If nothing else, it’s made it really visually clear to us this election how much the swing voter hates negative attacks. (Well, Michael Drake’s point is a possible counter here).

If you really want to go crazy, throw out audience voting entirely in American Idol and simply take the integral of the audience squiggle across the time of your performance.

Why not mean/variance statistics after each debate showing the bell curve of how much time was spent at each positive/negative squiggle value?

30

Daniel 10.17.08 at 11:06 pm

Those little rolling carts that allow babies to stand upright and push themselves around the room have been shown to retard the growth of motor function.

just as a data point – Seth’s implicit accusation here is correct; I did have one of those walkers while growing up (my parents called it “danny’s Dalek”).

I really like MK’s idea of taking the integral of the crawler instead of having a vote but disagree with his implicit restriction of this idea to American Idol and the like – why not give everyone in America a dial and use the integral every four years for the Presidential election (blah blah primaries, presumably, but really, we can put a man on the moon).

31

John Emerson 10.17.08 at 11:57 pm

I do not think that the squiggle is actually a good thing. But it has the advantage of taking the pundits out of the game. It’s far less bad than the pundits. This may be Dsquared’s opinion too.

There’s a whole industry devoted to telling The American People what The American People think. It would be bad enough if the reports were accurate, but the talking heads were calling Bush a popular president when his approval rating had fallen to the low forties.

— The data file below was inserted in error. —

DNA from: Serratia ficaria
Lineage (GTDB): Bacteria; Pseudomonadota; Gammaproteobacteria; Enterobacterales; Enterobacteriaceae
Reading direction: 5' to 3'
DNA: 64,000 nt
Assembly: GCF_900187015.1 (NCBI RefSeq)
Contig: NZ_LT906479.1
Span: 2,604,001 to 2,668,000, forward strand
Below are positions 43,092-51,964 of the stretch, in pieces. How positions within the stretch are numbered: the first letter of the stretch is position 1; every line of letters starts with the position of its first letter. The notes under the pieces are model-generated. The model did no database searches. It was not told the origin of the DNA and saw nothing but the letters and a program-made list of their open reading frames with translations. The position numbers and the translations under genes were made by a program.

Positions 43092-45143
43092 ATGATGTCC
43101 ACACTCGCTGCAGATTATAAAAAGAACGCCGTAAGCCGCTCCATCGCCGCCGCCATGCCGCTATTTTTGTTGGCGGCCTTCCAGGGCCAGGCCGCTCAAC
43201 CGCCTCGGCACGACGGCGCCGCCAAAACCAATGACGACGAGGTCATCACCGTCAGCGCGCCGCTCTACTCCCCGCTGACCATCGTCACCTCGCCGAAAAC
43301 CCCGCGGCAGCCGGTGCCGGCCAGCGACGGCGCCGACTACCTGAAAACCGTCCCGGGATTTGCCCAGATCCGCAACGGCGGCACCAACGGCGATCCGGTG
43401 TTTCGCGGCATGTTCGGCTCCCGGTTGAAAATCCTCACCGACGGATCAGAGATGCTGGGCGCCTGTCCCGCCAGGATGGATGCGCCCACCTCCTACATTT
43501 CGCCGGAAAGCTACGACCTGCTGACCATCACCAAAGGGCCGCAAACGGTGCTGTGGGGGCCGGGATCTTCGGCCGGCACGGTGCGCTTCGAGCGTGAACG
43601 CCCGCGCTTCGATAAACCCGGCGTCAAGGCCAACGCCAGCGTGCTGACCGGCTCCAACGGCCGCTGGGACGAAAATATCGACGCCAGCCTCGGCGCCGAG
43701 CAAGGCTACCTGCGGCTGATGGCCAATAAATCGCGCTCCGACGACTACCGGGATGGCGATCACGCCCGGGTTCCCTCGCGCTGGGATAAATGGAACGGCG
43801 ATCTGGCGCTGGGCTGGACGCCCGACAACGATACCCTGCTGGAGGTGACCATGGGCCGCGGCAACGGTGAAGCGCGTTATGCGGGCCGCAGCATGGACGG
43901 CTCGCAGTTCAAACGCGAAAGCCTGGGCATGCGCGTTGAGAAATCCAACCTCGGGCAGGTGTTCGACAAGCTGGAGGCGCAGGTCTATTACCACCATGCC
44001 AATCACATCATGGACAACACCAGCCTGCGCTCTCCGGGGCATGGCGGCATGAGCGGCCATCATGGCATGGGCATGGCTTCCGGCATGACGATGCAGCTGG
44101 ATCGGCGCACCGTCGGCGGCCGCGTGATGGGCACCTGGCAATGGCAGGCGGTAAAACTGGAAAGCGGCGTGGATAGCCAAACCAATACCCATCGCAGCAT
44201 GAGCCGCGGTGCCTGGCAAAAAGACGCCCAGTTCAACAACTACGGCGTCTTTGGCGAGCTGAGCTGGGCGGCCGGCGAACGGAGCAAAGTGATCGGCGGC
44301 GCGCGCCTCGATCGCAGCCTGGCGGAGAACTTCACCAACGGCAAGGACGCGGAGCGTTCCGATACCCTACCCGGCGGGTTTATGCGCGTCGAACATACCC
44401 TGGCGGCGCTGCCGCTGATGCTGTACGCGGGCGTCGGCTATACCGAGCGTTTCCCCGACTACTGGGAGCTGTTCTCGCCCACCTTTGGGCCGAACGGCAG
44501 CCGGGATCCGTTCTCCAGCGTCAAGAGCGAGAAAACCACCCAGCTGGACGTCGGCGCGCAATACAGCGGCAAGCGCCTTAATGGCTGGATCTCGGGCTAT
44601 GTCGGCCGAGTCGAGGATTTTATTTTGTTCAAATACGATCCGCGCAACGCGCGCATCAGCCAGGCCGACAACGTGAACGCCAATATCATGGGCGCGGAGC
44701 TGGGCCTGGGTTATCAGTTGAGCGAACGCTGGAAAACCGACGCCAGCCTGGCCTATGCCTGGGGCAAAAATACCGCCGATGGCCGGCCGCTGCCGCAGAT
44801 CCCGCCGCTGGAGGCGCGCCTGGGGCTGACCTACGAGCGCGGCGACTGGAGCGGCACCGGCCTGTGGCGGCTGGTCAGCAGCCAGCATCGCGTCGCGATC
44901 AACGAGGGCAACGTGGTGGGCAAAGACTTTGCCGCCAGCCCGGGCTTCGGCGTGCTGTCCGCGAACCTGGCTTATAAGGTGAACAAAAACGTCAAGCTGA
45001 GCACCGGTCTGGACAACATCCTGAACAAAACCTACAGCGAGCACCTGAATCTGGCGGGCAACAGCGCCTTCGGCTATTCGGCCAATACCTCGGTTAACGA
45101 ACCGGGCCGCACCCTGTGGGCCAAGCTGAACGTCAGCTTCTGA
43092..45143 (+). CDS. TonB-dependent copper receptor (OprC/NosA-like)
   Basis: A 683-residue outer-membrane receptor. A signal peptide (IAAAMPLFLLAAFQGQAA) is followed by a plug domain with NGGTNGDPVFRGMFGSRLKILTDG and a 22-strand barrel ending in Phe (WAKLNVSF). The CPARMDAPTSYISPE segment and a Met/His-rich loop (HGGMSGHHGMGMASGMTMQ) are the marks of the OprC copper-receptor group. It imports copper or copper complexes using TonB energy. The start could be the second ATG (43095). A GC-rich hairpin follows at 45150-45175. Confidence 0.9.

A lot of voters are followers (whim voters, low-information voters), and they’re quite capable of thinking “Oh! I thought I liked Kerry’s speach, but after reading David Brooks now I know that I don’t”.

Just one small step.

32

dsquared 10.18.08 at 12:21 am

It’s far less bad than the pundits

yes, that’s basically the intuition

33

Cruel Jest 10.18.08 at 1:24 am

It’s difficult to describe the level of enthusiasm I have for this idea. We should implement this immediately. Fox News, in particular, would be fascinating.

34

Nabakov 10.18.08 at 7:50 am

The worm’s been used in Australian election debates for quite a few years now and I seem to recall one poll after a debate where a significant number of respondents nominated it as their preferred PM.

Also second the recommendation about ‘Interface’ which is both a very funny satire of politics and marketing (the demographic breakdown of voters – “Depression-haunted can stacker”, “Activist tube feeder”, “Pent-up corporate lickspittle”, “Post-Confederate gravy eater”, “Mall-hopping corporate concubine”, “Manic Third World entrepreneur”, “Sunbelt condo commando” and “High fibre duck squeezer”, etc, etc is worth the price of purchase alone) and a bloody good thriller as well.